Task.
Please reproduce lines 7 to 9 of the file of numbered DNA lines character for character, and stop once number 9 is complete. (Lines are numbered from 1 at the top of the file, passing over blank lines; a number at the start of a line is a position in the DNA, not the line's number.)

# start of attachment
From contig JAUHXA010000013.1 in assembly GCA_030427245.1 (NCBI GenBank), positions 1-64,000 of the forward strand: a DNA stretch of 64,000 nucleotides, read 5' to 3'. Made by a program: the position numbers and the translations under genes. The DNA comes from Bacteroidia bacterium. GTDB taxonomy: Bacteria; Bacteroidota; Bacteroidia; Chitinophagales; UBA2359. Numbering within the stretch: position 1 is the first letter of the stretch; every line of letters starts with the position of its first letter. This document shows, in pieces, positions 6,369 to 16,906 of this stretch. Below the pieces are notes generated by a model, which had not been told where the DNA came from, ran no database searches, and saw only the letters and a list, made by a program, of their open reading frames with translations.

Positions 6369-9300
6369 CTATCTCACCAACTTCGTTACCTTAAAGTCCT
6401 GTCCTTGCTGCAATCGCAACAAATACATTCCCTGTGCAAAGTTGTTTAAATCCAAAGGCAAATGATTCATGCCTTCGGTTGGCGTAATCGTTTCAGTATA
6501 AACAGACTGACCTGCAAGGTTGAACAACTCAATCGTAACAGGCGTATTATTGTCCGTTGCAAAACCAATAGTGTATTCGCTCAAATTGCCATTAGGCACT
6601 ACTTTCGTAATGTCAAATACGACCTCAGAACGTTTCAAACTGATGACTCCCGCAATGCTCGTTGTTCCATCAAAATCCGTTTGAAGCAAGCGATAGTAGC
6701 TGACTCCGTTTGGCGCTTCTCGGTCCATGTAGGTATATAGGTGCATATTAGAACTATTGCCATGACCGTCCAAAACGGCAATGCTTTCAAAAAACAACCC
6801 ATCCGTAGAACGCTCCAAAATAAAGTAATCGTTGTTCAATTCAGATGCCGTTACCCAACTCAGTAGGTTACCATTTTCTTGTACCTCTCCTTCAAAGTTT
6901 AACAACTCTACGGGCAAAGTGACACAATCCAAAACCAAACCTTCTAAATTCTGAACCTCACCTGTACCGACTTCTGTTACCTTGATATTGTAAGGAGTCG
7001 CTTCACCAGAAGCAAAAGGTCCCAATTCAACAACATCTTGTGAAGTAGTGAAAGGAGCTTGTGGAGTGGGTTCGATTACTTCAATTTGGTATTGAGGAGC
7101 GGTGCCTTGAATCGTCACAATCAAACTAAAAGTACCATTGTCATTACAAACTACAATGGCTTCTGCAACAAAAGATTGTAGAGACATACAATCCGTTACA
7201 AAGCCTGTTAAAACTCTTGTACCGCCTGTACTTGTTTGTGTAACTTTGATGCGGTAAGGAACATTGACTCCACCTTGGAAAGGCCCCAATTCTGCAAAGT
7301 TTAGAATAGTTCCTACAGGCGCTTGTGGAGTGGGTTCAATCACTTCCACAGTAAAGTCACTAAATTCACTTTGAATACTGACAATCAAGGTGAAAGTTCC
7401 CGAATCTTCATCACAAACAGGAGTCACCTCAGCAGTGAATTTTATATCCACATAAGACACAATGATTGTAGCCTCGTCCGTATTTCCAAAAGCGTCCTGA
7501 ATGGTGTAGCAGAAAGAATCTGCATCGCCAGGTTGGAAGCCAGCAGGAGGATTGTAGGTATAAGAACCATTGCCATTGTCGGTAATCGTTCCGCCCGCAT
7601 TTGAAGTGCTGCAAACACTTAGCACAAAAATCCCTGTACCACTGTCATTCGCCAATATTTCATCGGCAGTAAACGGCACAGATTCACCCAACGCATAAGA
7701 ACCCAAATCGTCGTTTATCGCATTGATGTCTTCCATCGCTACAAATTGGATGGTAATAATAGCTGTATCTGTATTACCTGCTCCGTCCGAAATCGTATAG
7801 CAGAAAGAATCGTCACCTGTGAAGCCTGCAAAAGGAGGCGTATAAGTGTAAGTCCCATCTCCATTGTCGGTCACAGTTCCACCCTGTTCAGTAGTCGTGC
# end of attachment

6701 TGACTCCGTTTGGCGCTTCTCGGTCCATGTAGGTATATAGGTGCATATTAGAACTATTGCCATGACCGTCCAAAACGGCAATGCTTTCAAAAAACAACCC
6801 ATCCGTAGAACGCTCCAAAATAAAGTAATCGTTGTTCAATTCAGATGCCGTTACCCAACTCAGTAGGTTACCATTTTCTTGTACCTCTCCTTCAAAGTTT
6901 AACAACTCTACGGGCAAAGTGACACAATCCAAAACCAAACCTTCTAAATTCTGAACCTCACCTGTACCGACTTCTGTTACCTTGATATTGTAAGGAGTCG